“Paul, a servant of Christ Jesus, called to be an apostle,
set apart for the gospel of God” – Romans 1:1
Introductions are important. A first impression can make or break an interview, a potential friendship, or the chance at a first date. But more important than impressions, which certainly do change over time (even the worst first impression can be smoothed over), introductions are an opportunity to start from a blank slate and let someone know what you are all about. What defines your identity and makes you, you? What are the most important things that the person you are meeting should know about you? What do you want to be defined by?
Depending on the context, what you want people to know about you may change. For instance, if you were being interviewed for a job as an electrician, you want to leave the interview having made it clear that you are a competent electrician. Likewise, if you are meeting your girlfriend’s parents for the first time and they happen to love cats, you aren’t going to tell them about how much you despise felines. You are going to make sure that you do not leave that dinner as, “the cat hater who is no longer allowed to date their daughter.”
However, regardless of the context, there are certain indelible aspects of our person that we may not mention in every situation but are nevertheless a core part of our identity. With the pressure on, with only thirty seconds on the clock to let the world know who we are, these are the elements of our personhood that shape how we would give an answer to the question, “Who are you?” These foundational components of our identity shape our thought processes, our reactions, our personality, our speech, and actions. Once people know these things about us, they know us: How we will act in certain situations, whether we can be trusted, what our worldview is, and who we serve (whether God or our bellies).
If I were to say, “I’m Justin, and I am a coward,” you now know that you probably shouldn’t rely on me to back you up in a fight and also that I’m not likely to be particularly aggressive on any topic. But, what about if I introduced myself this way, “I’m Justin, a slave of Christ Jesus!”? What does that reveal and how would you view me?
This is how Paul introduces himself in his letter to the Roman church. He’s never been there, he knows a few members of the church, but it’s likely they couldn’t pick him out of a lineup, and he wouldn’t know them from the members of the Roman mason’s guild. He has heard about them, though. By word-of-mouth he’s learned of their faith (1:8), and he has desperately desired to fellowship with them for quite a while (1:10-13). Though he had been unsuccessful in the past, it seemed as if he was finally going to be able to make it to them, at least for a little while until he was refreshed and equipped enough to continue his planned missionary journey to Spain.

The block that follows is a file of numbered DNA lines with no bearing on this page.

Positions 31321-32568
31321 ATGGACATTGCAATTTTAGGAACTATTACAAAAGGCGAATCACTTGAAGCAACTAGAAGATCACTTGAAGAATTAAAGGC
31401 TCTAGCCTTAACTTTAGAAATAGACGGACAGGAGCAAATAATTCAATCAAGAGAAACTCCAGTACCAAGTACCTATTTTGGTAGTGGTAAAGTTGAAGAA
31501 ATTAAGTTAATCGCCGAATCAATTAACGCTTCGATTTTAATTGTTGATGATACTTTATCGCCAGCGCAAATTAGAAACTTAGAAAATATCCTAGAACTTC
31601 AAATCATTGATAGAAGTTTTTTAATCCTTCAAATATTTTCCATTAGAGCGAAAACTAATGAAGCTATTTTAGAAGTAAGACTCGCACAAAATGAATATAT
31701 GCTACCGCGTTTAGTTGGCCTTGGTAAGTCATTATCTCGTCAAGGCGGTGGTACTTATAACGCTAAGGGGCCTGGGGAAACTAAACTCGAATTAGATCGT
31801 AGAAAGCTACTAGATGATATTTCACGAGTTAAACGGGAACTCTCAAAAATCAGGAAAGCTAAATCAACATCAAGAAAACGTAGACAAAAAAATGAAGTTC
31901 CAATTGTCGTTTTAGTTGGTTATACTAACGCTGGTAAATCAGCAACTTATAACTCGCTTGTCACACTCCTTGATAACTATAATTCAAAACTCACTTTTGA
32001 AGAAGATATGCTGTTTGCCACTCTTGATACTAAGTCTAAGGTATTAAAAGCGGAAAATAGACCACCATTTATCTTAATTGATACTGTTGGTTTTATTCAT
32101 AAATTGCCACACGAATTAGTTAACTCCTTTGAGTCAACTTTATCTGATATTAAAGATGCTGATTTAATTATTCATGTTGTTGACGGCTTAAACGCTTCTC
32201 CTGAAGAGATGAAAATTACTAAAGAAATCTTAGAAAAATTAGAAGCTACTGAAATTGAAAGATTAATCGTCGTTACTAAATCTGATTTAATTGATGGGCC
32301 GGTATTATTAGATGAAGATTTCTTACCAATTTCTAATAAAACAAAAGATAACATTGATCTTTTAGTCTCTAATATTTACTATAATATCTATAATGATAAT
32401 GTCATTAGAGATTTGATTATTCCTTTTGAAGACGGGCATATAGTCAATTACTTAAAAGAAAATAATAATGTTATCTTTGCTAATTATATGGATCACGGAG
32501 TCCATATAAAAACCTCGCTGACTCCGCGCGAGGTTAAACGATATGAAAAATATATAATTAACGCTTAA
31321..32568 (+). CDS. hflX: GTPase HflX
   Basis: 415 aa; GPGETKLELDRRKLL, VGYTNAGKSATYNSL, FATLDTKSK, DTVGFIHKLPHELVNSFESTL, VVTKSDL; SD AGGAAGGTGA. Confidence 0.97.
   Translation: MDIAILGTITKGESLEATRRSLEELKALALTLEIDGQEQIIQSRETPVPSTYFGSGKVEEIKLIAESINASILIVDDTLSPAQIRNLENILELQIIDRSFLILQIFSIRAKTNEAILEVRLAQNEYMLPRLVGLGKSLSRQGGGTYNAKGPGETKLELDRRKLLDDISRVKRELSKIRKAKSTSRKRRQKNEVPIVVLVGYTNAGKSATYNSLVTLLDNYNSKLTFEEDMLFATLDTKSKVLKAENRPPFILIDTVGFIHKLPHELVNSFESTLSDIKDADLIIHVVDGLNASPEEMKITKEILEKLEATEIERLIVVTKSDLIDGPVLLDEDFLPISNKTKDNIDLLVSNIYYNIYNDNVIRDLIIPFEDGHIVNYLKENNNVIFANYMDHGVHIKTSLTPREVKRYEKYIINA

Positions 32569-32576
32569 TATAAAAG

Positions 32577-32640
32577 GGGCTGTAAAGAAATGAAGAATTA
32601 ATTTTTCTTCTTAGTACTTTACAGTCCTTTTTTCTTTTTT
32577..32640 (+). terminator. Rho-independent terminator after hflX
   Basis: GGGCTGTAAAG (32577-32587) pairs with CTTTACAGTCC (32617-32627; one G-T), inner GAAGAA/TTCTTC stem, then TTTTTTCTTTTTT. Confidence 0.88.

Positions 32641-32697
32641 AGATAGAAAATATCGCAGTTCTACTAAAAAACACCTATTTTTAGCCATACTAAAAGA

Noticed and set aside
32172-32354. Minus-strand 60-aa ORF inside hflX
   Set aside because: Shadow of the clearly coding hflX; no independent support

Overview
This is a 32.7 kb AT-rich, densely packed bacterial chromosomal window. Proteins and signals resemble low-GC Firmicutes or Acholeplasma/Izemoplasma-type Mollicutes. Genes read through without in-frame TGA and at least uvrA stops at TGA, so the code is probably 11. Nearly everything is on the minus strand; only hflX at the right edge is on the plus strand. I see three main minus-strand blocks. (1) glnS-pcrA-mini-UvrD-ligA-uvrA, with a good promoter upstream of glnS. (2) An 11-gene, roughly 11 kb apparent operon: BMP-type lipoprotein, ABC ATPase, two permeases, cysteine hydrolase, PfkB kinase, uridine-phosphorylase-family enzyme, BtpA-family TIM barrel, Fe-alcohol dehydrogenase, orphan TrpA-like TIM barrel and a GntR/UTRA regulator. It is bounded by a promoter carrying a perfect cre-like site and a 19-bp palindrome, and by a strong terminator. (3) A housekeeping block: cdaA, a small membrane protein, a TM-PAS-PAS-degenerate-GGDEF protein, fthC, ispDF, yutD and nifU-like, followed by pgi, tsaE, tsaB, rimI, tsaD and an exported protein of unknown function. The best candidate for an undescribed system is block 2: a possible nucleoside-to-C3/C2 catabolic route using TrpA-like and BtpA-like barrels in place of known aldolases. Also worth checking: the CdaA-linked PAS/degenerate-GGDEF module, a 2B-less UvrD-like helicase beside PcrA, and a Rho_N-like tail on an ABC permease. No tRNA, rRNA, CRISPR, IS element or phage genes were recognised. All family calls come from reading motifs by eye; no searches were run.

Paul also knows that they are a congregation made up of both Hebrews and Gentiles, and so recognizes that there are some theological tensions within the church. With these two things in mind he writes to this church not only to let them know of his desire and plan to be with them, but also to help them live in unity as the body of Christ. His method to securing this unity is by providing them with a thorough exposition of the gospel. Why exposit the gospel and not just talk about the importance of unity? It is precisely because the gospel is the message of Christ who, through His flesh, tore down the dividing wall of hostility creating in Himself one new man in the place of two, thereby making peace between Hebrew and Gentile and reconciling them to God (Eph 2:14-16).
But why should the Roman church listen to Paul? Before he could get to that immensely important message and instruction, the Roman church had to first know who exactly is writing to them, and Paul tells them masterfully. He distills his identity down into a clear phrase: he is a servant of Christ Jesus. This is Paul, and from how he describes himself we also learn about what our identity should be based upon if we would also claim Christ Jesus as our Lord.
Paul, Slave of Christ Jesus
Following his name, the first thing Paul tells the Roman church is that he is, “a servant of Christ Jesus.” While servant can be an apt translation of the Greek, it does not carry the full force of the word that Paul uses here. The word doulos literally means “slave.”
A slave, by definition, is someone who belongs to another person. This is a word that, at least in America, people have mixed feelings about due to the issue of slavery in our nation’s history. But even if we were to remove our historical context from the word’s American connotations, you would be hard-pressed to find someone who proudly describes and introduces themselves as a slave. Being a slave is typically something you would be ashamed of. “I am not my own, I am another’s.” It would be akin to announcing that you are a prisoner. And yet Paul proudly proclaims here, “I am a slave!” Who would be proud of such a state?